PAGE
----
When Juno, the 16-year-old heroine of the movie being marketed hardest to my generation this holiday season, tells her best friend she's pregnant, the friend's first reaction is, "Honest to blog?" CLUNK. But in spite of being forewarned about that line in the movie's ubiquitous T.V. spots, and in spite of David Denby's New Yorker rave—"Juno is a coming-of-age movie made with idiosyncratic charm and not a single false note"—I still held out high hopes for alternastripper memoirist turned screenwriter Diablo Cody's collaboration with 'Thank You For Smoking' director Jason Reitman. But guess what? There are false notes aplenty in this trytoohardy movie. Honest to blog!

When we're first introduced to Juno, she's taking pregnancy tests in a convenience store bathroom and dispassionately blurting the results to everyone within earshot, including Rainn Wilson, the clerk, who calls her "homeskillet." Never having met Juno before, it's tough for us to tell what's behind her oversharing. Are she and Rainn longtime pals? Is she acting studiedly blase, or is she catatonic with shock? David Edelstein has theorized that Juno's just acting her age, or more specifically, acting her demographic: "she's a poster girl (or will be) for the Facebook Generation—the one with zero sphere of privacy."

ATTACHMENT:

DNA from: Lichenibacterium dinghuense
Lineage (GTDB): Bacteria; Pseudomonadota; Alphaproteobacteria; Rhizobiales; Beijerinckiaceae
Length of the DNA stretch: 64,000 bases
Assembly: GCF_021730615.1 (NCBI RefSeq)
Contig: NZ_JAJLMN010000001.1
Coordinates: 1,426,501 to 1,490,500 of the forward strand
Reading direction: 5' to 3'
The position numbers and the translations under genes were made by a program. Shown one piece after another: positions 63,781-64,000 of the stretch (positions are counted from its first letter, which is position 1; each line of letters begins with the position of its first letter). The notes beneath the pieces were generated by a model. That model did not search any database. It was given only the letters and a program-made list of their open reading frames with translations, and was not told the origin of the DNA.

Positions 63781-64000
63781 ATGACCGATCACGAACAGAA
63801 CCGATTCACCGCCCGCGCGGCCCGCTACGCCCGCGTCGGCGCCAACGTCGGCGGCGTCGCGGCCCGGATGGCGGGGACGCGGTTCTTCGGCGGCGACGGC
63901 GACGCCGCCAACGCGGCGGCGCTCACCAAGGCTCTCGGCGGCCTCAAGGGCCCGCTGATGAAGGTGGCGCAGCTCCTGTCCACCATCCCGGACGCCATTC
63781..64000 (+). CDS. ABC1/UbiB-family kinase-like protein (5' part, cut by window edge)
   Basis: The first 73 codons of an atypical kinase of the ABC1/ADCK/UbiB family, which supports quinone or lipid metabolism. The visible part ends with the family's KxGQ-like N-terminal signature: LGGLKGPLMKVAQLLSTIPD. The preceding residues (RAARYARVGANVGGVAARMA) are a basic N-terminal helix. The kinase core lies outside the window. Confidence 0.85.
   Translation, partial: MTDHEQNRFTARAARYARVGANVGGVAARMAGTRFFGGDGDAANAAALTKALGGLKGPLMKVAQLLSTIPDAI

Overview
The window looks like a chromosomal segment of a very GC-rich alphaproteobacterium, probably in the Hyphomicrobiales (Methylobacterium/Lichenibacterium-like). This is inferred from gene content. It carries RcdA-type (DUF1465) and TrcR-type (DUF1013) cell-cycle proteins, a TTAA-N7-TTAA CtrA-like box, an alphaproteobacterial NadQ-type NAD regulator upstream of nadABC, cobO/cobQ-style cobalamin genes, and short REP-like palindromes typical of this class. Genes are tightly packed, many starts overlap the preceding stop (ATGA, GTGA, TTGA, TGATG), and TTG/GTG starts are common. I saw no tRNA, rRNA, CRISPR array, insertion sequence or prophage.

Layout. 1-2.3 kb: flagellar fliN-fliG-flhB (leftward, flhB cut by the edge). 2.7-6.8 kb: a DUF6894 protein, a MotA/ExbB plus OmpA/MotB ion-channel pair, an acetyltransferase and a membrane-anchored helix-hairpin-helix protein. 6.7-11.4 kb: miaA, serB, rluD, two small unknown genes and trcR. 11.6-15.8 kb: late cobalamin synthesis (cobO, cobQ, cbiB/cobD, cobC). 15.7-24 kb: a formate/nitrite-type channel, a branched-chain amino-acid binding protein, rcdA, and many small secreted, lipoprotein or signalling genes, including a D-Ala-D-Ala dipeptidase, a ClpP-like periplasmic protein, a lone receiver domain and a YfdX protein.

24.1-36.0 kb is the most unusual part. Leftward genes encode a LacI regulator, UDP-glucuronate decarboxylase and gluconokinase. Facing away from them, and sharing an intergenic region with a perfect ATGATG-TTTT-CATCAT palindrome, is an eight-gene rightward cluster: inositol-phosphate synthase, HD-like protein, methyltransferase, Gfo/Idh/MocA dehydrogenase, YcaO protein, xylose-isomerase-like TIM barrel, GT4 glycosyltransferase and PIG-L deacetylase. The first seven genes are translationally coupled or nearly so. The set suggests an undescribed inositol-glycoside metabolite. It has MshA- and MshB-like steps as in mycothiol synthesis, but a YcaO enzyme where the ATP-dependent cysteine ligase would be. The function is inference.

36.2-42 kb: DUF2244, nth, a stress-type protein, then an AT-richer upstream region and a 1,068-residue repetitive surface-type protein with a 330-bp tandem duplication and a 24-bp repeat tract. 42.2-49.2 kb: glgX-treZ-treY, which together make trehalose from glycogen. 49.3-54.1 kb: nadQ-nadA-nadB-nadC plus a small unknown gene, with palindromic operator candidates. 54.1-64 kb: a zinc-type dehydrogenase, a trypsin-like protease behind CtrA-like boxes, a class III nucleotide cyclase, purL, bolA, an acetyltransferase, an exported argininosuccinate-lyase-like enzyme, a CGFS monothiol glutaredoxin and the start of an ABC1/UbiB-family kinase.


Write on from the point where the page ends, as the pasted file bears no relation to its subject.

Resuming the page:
But later in the film, we see her sweating out her decision to tell her parents about the pregnancy and worrying what kids at school will think. Tone-deaf slang aside, this contradiction is the film's biggest flaw: is being pregs a big deal to Juno, or is it all just a "shenanigan"?

It's also hard to believe in Juno's feelings for her impregnator and One True Love, Michael Cera's Paulie Bleek. True, he is played by Michael Cera, he does wear running shorts pretty much throughout the film, and he does have the 'endearing' habit of eating lots of orange Tic-Tacs. Based on those attributes, and on his, like, three lines, we're meant to root for his and Juno's romance and to understand when, towards the end of the film, Juno apologizes for having been "a bitch" to him.

Huh? Honey, you told him you were pregnant and he stood there across the yard from you all blank and George Michael Bluth-y! A little bitchiness was in order! This kind of missing emotional nuance undermines every moment in the movie that's supposed to be moving, and no amount of heartstring-manipulation from the twee soundtrack can pick up the slack.

About that soundtrack: besides a couple of Tigermilk tracks, the movie is almost entire scored to songs by the alt-folk band the Moldy Peaches. Those jangly duets—clever and catchy at first listen, clearly in love with their own cleverness and rough edges, decreasingly charming upon repeated listening—suit the movie perfectly.